My 70-year-old parents are my superheroes. And while I used to think of their age as something to be feared—something scary that could only represent sadness, or more morbidly, accelerated tragedy down the line, I've since learned to celebrate and appreciate it. Both my mom and dad overflow with richness—constant curiosity, eerily on-point perceptiveness, and a non-relenting thirst for life, which, I'm convinced, is why they look and act half their age—especially my mom. (Sorry, Dad.)
When I tell people my mom's actual age (especially if they've met her face-to-face), they never believe me. And not in an Oh, I need to act surprised in order to be polite way. Nope—they're genuinely shocked and typically guess that she's (at least) 15 years younger than she actually is. I often forget myself, and it's only been more recently (as I've become more immersed in beauty and wellness because of this lovely job of mine) that it's become more of a point of fascination for me. Not only do doctors frequently tell her she's healthier than other patients half—or even a third—her age, but she also has the dewy, plump, glowy skin of a Michelangelo cherub and a shocking amount of passionate energy. How is she doing this? I often wonder when I'm home for a visit and can barely drag myself off the sofa.
Sure, genes may be at play here, but another little-known fact about my mom is that she takes exceptional care of herself—like, exceptional. And while she's pretty much always stayed out of the sun and taken care of her skin in that regard, it's the shifts in her wellness and beauty routine she began making in her 30s that she credits for her epic youth preservation (my words, not hers, of course). So I thought I'd conduct a little mother-daughter interview with her not only to selfishly glean all of her very best tips for myself but to share her strategies for aging gracefully with you all as well! Ahead, and (mostly) in her own words, my mom shares her personal prescription for feeling and looking almost half her age.
#1: A Balanced Diet
Even though my mom's diet has ebbed and flowed over the years, she's now settled into a healthy, balanced, and sustainable space which has not only aided in weight loss but increased her energy and quality of life.
"I'd always struggled with weight," my mom tells me over the phone. "I had tried many different diets—most of which were crash or fad diets, and several times had lost a significant amount of weight, even, unfortunately, if it was in an unsustainable way. Finally, when I approached weight loss from the standpoint of just eating healthier foods in smaller amounts, I began to see more permanent results."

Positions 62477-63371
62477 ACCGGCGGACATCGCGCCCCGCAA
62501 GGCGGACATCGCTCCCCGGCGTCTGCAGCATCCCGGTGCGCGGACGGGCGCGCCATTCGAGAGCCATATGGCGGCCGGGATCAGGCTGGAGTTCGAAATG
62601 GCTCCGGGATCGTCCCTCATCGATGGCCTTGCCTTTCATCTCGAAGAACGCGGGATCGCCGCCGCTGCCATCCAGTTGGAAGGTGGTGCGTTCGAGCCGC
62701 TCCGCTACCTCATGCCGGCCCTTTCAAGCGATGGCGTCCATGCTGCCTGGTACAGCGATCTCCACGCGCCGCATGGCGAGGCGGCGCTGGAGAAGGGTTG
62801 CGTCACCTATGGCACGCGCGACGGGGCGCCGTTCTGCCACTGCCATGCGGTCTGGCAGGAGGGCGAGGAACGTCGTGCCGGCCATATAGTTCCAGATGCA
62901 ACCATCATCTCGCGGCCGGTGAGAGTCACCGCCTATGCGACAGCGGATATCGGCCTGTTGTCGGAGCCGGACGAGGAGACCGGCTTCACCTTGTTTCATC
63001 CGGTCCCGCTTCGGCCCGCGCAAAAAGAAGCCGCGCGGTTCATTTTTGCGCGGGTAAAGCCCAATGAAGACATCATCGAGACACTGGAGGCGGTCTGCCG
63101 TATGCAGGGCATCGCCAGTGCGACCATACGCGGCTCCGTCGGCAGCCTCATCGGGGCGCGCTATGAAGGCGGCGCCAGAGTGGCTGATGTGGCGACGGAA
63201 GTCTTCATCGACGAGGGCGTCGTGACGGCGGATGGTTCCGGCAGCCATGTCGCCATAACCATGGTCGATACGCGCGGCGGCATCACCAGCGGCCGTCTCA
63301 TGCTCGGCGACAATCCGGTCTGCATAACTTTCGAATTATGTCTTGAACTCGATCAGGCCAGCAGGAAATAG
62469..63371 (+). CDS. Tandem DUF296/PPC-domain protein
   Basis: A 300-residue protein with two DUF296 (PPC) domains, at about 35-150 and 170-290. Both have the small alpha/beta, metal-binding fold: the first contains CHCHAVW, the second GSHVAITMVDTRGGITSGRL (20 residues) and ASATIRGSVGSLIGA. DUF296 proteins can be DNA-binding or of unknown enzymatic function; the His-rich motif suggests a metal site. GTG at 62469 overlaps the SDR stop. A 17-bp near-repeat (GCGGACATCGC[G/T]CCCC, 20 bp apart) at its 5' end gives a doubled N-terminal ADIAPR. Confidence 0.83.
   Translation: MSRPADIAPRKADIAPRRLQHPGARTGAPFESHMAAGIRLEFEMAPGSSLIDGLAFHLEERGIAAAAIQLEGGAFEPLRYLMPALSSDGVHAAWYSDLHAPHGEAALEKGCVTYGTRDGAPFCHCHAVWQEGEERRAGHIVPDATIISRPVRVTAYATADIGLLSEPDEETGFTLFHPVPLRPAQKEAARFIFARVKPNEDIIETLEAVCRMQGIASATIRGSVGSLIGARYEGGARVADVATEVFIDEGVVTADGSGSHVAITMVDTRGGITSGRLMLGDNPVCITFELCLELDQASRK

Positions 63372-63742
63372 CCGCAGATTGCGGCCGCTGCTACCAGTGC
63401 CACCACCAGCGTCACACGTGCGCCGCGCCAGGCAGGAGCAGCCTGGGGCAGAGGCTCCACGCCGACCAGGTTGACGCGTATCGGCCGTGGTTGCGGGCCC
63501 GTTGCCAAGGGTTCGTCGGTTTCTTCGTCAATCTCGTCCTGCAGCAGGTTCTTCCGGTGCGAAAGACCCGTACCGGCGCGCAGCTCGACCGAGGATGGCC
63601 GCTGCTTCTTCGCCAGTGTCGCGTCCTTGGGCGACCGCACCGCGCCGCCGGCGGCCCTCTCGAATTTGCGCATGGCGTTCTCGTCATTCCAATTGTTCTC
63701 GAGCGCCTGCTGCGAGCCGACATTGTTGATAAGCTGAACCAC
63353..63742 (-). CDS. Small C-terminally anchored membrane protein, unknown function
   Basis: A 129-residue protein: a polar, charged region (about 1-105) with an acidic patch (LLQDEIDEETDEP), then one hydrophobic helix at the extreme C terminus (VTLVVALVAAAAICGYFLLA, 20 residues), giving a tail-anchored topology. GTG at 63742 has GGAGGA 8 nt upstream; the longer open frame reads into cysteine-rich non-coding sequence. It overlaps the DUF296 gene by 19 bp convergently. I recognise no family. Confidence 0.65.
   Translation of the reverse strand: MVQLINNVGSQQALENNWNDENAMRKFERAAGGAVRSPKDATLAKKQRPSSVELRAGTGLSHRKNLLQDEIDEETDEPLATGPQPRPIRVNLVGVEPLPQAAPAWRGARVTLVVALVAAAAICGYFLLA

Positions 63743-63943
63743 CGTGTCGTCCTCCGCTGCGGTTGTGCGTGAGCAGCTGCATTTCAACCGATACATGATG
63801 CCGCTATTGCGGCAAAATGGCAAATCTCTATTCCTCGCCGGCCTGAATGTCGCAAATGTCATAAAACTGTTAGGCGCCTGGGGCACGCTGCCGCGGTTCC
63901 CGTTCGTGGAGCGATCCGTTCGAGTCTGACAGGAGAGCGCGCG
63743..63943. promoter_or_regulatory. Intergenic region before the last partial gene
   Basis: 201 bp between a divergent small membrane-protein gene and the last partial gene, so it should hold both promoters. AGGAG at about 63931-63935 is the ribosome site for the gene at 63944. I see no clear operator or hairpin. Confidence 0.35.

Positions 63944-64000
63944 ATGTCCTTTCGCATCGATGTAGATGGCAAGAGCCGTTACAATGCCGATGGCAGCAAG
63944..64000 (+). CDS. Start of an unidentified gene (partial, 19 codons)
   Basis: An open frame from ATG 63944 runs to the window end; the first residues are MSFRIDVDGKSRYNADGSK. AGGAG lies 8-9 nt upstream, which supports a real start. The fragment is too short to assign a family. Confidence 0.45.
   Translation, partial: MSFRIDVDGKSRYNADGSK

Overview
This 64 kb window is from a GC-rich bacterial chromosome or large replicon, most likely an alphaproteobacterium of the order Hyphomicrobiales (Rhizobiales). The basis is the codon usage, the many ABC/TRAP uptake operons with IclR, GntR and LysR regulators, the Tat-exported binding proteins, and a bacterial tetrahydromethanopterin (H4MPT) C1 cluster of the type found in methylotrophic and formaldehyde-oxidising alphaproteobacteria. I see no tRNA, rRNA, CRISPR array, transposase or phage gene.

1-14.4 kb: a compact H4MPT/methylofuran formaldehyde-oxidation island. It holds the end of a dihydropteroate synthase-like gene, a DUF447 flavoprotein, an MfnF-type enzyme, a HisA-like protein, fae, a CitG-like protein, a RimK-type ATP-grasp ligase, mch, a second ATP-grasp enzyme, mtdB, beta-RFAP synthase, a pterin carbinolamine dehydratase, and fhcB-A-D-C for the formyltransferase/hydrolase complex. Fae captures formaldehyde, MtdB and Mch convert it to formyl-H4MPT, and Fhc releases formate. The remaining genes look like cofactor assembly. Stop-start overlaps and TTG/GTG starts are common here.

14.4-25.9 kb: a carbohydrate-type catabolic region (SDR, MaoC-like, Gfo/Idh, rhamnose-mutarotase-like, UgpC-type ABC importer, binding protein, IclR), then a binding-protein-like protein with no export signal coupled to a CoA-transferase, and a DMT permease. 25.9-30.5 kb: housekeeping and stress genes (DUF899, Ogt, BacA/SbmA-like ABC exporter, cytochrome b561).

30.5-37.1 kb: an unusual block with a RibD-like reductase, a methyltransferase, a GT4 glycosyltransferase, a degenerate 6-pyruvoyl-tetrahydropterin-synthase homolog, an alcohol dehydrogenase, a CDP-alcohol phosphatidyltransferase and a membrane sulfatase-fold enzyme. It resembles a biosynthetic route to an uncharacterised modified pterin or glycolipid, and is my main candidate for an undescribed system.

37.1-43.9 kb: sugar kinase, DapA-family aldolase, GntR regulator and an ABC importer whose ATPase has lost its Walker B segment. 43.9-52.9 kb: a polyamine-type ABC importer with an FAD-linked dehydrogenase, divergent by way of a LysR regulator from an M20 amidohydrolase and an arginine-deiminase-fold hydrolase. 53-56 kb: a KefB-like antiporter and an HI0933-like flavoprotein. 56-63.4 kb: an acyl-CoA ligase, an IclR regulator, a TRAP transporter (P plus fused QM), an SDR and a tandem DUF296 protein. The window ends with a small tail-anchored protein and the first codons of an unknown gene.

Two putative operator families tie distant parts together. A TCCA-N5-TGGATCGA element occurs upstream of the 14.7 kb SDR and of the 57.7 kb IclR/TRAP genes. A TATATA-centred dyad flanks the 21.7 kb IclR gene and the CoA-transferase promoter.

Breakfast: Most days, she starts her day off with oatmeal (she mixes in healthy fats like ground flaxseed and/or peanut butter, a small portion of raisins or half of a banana, cinnamon, nutmeg, maca powder, collagen, and a quick pour of almond milk.) Then, to keep her blood sugar in check, and since she usually eats breakfast after exercising, she'll mix clean, healthy protein powder in with some water to drink on the side. "I think it's important, especially as you get older, to make sure you're getting the full range of amino acids your body needs in order to be able to repair itself and create new cells," she claims. She's also a fan of collagen, which is something I turned her onto earlier this year.
Lunch: Some kind of salad featuring a base of spinach and some cruciferous vegetables, tomatoes, beans, or hard-boiled eggs for slow-burning carbs and healthy protein, diced apple, and then a little bit of cheese, a sprinkle of seeds (like pumpkin or sunflower), and a light layer of some kind of clean, organic dressing.
Dinner: A homemade soup—cuteness aside, this has become a comforting ritual for my parents ever since they both retired. They'll sit down together before going grocery shopping and find (or sometimes even create) a healthy soup with some kind of grain (brown rice, whole-wheat pasta, barley), protein (lean-cut sausage or chicken), and a whole lot of veggies.
Overall, maintaining a diet with zero to no added or processed sugar (she actually has a heart condition in which she can't consume it regardless, but that's a whole other story); prioritizing organic, non-processed options; selecting high-quality or plant-based proteins; incorporating some fruit and lots of vegetables; and eating natural sources of prebiotics and probiotics (sauerkraut, yogurt, kefir, and a supplement) is the ultimate "beauty" diet which has helped my mom feel her absolute best as she's gotten older.
#2: Water > Alcohol
My mom will be the first to tell you she drinks lots and lots of water. (And I'll be the second.) My mom is one of those people who are devout sticklers when it comes to believing there's a correlation between healthy skin and water intake. (If you saw her skin, you'd be a believer too.) And aside from her aforementioned protein/water elixir in the morning, water is pretty much the only thing she drinks. (Alcohol, caffeinated beverages like soda and coffee, and juices—even green ones—aren't her cup of tea.)